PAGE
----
Are you a mystery lover? Whatever happened to the mystical healer: Francis Schlatter?

Francis Schlatter, the mysterious healer
Francis Schlatter, the mysterious healer

One of history’s forgotten mysteries, Francis Schlatter was born in rural Alsace, Germany in the year 1852, approximately.  After his parents’ deaths in the 1880s, he moved to England.  He plied his trade as a cobbler there, liked to read geometry and play croquet, but was otherwise rather non-descript and faded into background.  He had but one good friend, a man named Ryan, and when Ryan died suddenly, a badly-shaken Schlatter underwent a dramatic change.

He became all caught up in mysticism and began corresponding with a Florida faith-healer, named Helen Williams.  He pored over her books.  In 1891, he left his home in Jamesport, England and traveled to Denver, which was at the time a hub for spiratualists and free thinkers.

While practicing his cobbler’s trade there, and with the instruction of Helen Williams, he attempted to bring forth his own healing powers.  He prayed, fasted, and began a program of robust physical exercise.  During this routine, a voice (“the Father”) instructed him to begin healing.

When his healing attempts were at first unsuccessful, he set out barefooted and alone on a wandering trail of his own design.  He had taken his cobbler’s tools but abandoned them quickly.  While he continued to pray and fast, he wandered throughout Colorado.  He traveled on through Kansas, Nevada, New Mexico, California and parts of Texas, carrying only flour and water with him.  Little is known about these journeys except for a scattered account he wrote himself.   The account was mostly about his daily frustrations, ailments and troubles along the way.   He was jailed in Texas and Kansas for not wearing shoes and a hat in public.

At some point, his healing powers did receive public notice.  At first he had been declared a fraud, but this opinion turned and his abilities were given much merit.  He was deemed sincere, with a Christ-like appearance, and those waiting to get healed got the desired results.  His method consisted of grasping the afflicted’s hands with his own hands while simultaneously reciting the Lord’s Prayer as he gazed toward heaven.  The illnesses or conditions were not mentioned and Schlatter emphasized that the healing was not from him but from the Father.

Newspapers and biographers documented the success rates of his cures.  On November 13, 1895, Schlatter drew a crowd of over 5,000 to be healed in Denver once again.  He expressed a desire to continue to Chicago to do further healings on the next day.

Then, he disappeared, leaving a note:  “My mission is done.  My Father calls me away—Francis Schlatter.”

Imposters seized the opportunity and went about selling patent medicine to the disappointed public.  The real Schlatter was only seen a few more times as he journeyed on horseback toward Mexico.

Archaeologists discovered his body in near Chihuahua, Mexico on a canyon embankment several years later.  He had fasted to death, leaving behind a few personal articles.  His writings and artifacts, put in safekeeping by friends and followers have been lost—one batch in a fire.

Francis Schlatter remains as an intriguing subject for mystery lovers like myself.

CathoDarlington-3dLeftPlease click the book cover to read more about Sara Marie Hogg’s novel on Amazon.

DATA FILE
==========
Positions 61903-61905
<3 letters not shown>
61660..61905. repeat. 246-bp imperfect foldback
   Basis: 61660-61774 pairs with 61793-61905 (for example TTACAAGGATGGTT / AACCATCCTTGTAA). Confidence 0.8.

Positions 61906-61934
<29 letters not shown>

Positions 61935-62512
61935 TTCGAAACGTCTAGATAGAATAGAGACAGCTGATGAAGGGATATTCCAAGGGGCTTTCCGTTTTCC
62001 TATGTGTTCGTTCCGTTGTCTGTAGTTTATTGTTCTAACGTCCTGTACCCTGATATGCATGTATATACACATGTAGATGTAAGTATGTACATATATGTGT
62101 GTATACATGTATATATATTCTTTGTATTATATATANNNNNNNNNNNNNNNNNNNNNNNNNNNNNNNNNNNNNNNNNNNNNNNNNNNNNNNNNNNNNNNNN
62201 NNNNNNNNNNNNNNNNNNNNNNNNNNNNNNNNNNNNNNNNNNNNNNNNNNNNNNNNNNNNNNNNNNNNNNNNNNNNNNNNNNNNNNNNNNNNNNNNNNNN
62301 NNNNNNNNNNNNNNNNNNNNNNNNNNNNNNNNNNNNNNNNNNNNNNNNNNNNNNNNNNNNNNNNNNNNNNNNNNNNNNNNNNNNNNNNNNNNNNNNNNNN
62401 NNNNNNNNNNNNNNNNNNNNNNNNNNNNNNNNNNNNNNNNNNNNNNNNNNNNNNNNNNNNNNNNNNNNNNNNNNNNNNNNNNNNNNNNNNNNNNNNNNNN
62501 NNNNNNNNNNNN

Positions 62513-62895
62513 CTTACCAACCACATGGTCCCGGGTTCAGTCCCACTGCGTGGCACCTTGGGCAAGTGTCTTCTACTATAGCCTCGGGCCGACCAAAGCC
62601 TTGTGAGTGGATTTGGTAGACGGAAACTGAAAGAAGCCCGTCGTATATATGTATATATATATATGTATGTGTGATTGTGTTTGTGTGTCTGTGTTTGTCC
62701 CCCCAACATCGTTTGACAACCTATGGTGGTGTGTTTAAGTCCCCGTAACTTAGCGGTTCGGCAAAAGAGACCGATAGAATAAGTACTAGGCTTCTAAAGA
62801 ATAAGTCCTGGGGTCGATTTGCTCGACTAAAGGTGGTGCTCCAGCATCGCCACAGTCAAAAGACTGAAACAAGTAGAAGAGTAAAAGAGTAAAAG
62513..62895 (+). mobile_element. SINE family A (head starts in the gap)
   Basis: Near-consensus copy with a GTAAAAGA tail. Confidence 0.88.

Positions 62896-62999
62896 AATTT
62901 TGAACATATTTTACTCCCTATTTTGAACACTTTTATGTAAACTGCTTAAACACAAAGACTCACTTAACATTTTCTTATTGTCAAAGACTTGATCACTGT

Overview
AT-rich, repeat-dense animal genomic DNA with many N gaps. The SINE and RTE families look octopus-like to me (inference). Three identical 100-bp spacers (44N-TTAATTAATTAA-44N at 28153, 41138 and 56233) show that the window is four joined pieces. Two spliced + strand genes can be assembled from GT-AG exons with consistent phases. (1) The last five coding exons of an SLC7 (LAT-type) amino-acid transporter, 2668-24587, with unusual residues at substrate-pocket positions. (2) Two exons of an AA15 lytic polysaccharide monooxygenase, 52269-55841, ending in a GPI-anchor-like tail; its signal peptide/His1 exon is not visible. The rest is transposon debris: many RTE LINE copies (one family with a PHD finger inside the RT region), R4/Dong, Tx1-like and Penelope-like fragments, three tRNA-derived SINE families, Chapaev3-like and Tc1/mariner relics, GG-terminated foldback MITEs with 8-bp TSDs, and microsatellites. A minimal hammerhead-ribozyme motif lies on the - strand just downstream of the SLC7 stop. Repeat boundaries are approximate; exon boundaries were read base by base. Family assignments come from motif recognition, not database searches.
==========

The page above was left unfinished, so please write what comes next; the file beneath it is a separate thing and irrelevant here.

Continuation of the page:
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  • Sara Marie Hogg

    For more detailed accounts please check out books about this man on Amazon. I had never heard of him. It is one of those things you just run across while looking for something else.

    • Caleb Pirtle

      He reminds me a little of Rasputin.

      • Sara Marie Hogg

        Yeah, I was thinking of that today, and almost put “his Rasputin-like eyes” in one of the final chapters of SS, when I was doing some editing of that because I had Rasputin on the Brain (one had nothing to do with the other, ha ha). Rasputin is in a poem of mine called The Berry Street Walker, also, about Fort Worth in the ’70s. Well Rasputin was a fascinating and apparently HYPNOTIC fellow.

  • Caleb Pirtle

    The unknown figures in history are the ones who intrigue me the most. Thanks for introducing Francis Schlatter to me. He is worth researching a little more.

    • Sara Marie Hogg

      Caleb, you will probably enjoy looking at more photos of this man, taken during healing sessions. If you Google his images on the web you will find a few. I didn’t want to use them because doubtful of copyrights, but some of the images are very interesting! Love the clothing.

  • Sara Marie Hogg

    Some accounts say that one of his personal effects, found close to the site of his death was a mysterious copper rod, that he carried around with him. What a mystery…did the copper rod have “properties?” What powers did Schlatter think it had, if any. I guess we will never know.

    • Caleb Pirtle

      I think you should write a novel: “Travels with Francis” and let your imagination fill in all of the missing pieces. He charges $5 to heal a cancer but will heal a broken heart for free.

      • Sara Marie Hogg

        I have read bits and pieces from the web, synopsises of books about him…one tidbit said that he was married for a short while (24 hours?) and that his wife left him for being drunk and not paying attention to her–something like that. Well after reading a little about Francis, I think this woman was a publicity seeker and there was no actual marriage at all. Perhaps he DID try to heal her broken heart and she misconstrued it! I would love to put a faith healer in a novel. Love Tommy Thompson’s Celebrity and the faith healer in that one. Love Elmer Gantry…not a faith healer, but an excellent character as is The Rainman. Maybe I just like Burt Lancaster’s acting..and I do.

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